The dense, pre-dawn fog rising from the surface of the Chattahoochee River provided a refreshing coolness. It betrayed the stifling, merciless July heat that would be baking us in a matter of hours. As usual, I was eager to reach my favorite fishing hole and nudged up the throttle on my little Mercury 9.9 as much as the limited visibility would allow.
We traveled in silent anticipation down the river. We focused all of our concentration on making sure we didn’t have a surprise encounter with a big, floating log… or worse yet…a collision with another rower plowing speedily upstream through the mist…in reverse. (What are they thinking?)
My fishing buddy, Henry Cowen, was the first to break silence.
“Hal, are there any mirror carp in here?”
“Well, I caught one about 25 years ago. It was a 24 pounder. I used to see a few of them back in the old days when I bow-fished here a lot. But I haven’t seen or heard of one being caught since then. Don’t know if they’re still here or not.”
A moment later we arrived at our destination, which was a large, shallow flat where we hoped to find some “tailers” working.
We slipped my little 14 ft. jon boat through a narrow cut which led from the main river channel into the flat.
“Let’s stop here and anchor the boat. We can move faster and cover more ground if we wade.”
“Wade?” I could tell by the look on Henry’s face that leaving the boat and stepping into the cold, muddy, murky river water was not what he had in mind. Yankees are easily spooked in swampy areas.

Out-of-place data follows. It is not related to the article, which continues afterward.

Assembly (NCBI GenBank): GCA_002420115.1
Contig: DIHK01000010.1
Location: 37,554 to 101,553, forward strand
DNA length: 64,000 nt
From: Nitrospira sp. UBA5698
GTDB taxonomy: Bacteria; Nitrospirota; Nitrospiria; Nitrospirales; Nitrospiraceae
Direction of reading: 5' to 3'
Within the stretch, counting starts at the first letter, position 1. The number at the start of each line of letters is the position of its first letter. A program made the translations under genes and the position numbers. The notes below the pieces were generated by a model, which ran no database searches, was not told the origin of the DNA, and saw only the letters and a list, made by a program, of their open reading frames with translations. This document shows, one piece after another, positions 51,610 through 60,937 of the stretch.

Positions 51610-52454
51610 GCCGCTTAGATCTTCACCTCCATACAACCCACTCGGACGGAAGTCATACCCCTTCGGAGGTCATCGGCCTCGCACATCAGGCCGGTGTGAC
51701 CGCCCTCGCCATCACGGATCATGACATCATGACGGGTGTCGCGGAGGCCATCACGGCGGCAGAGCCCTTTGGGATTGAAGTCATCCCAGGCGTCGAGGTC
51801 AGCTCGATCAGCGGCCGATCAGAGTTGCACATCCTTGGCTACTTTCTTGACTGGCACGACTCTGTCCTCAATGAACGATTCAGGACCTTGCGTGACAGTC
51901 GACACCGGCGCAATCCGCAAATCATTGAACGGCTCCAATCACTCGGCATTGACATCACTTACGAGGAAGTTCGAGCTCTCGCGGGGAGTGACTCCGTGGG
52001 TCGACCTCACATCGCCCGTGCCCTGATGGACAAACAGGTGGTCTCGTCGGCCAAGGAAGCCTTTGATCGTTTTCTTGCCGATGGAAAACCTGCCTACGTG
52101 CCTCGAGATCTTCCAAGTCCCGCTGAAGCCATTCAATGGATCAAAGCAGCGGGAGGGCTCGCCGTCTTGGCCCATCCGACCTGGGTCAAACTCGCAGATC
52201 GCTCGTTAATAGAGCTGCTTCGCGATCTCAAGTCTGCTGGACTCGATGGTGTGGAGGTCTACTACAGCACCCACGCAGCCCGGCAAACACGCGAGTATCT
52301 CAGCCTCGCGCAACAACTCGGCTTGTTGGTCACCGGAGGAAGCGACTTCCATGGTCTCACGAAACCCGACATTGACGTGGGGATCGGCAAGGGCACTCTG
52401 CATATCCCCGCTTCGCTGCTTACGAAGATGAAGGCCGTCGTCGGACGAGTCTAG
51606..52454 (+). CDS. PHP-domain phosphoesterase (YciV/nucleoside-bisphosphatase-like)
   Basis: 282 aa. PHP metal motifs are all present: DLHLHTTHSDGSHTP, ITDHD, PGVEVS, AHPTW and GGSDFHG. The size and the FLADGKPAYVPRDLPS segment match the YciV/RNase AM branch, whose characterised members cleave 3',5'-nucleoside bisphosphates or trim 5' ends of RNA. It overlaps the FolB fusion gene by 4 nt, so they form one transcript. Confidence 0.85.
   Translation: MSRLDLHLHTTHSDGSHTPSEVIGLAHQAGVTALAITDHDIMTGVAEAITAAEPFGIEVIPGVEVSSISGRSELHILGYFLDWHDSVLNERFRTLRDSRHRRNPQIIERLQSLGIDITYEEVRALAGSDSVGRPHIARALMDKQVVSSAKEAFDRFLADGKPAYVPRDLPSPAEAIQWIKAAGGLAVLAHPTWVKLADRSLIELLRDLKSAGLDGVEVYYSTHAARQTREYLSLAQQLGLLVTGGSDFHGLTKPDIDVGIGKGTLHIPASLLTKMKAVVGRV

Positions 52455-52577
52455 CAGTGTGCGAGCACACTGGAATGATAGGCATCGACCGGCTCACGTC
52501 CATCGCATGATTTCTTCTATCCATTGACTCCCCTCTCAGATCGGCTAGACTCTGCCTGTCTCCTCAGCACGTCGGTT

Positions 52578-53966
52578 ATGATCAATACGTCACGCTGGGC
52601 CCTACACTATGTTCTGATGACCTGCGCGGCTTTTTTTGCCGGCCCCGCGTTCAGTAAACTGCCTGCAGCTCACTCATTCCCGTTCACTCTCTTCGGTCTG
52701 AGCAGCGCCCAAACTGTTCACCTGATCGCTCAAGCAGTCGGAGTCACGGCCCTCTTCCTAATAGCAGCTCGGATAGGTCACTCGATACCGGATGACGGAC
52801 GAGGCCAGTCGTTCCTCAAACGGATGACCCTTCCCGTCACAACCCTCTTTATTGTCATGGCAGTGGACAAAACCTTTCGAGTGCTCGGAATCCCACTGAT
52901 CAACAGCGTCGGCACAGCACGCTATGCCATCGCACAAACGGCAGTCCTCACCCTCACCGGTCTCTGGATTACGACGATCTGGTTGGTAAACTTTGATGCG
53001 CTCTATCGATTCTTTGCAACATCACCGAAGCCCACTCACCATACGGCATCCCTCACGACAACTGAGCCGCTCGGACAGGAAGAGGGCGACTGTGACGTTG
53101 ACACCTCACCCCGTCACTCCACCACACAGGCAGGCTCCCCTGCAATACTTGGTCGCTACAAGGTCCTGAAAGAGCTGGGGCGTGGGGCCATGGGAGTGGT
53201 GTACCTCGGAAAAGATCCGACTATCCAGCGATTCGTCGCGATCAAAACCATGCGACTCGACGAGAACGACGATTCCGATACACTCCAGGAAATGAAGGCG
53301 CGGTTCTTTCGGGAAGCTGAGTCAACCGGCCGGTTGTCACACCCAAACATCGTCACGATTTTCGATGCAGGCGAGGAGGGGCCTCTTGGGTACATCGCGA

But he took my cue and we grabbed our 8 wt. fly rods and stepped out of the boat into the shallow water, fired up a couple of Arturo Fuente Hemmingway’s ( courtesy of Henry) and sloshed our way toward the flat.
No sooner had we gotten within sight of the fishing area than we began to see tell-tale ripples up ahead that told us we were in for some excitement. We saw fish!
We each began to strip line and prepared to cast to our first targets of the day.
I spotted a feeding fish in some current where the cut emptied out into the flat and chose to make this my first attempt to hook up with “Mr. Rubberlips”.
It was a good choice. I carefully crept to within about thirty yards of the tailing fish and made a really nice presentation. Almost immediately the big carp sucked in my little rust colored swimming nymph and we were off to the races!
If you’ve never hooked a carp on a fly rod in ten inches of water, I can only describe it as “like hooking a go-cart.”
“Wooo Hooo!” I yelled as I held on and let the carp do his thing…which normally is to take off like a spooked warthog with a leopard on his tail. All you can do is hang on and hope and pray he doesn’t wrap you up or pop you off within the first 15 seconds. If you can survive the initial run, you have a fighting chance.
Henry, seeing that I was into a nice fish, waded over and offered some moral support.
It was into a nice fish alright. And, as I began to work it closer, I noticed something strange. It didn’t look like a normal carp.
“Henry, there’s something weird about this fish. Look at it.
Oh my gosh, Henry. It’s a mirror carp!
The first fish of the day way a ten pound mirror carp. We added 5 more common carp that day. 6 hookups and 6 landed fish…and back home in time for lunch. What a great day on the water.
It just doesn’t get any better than that!
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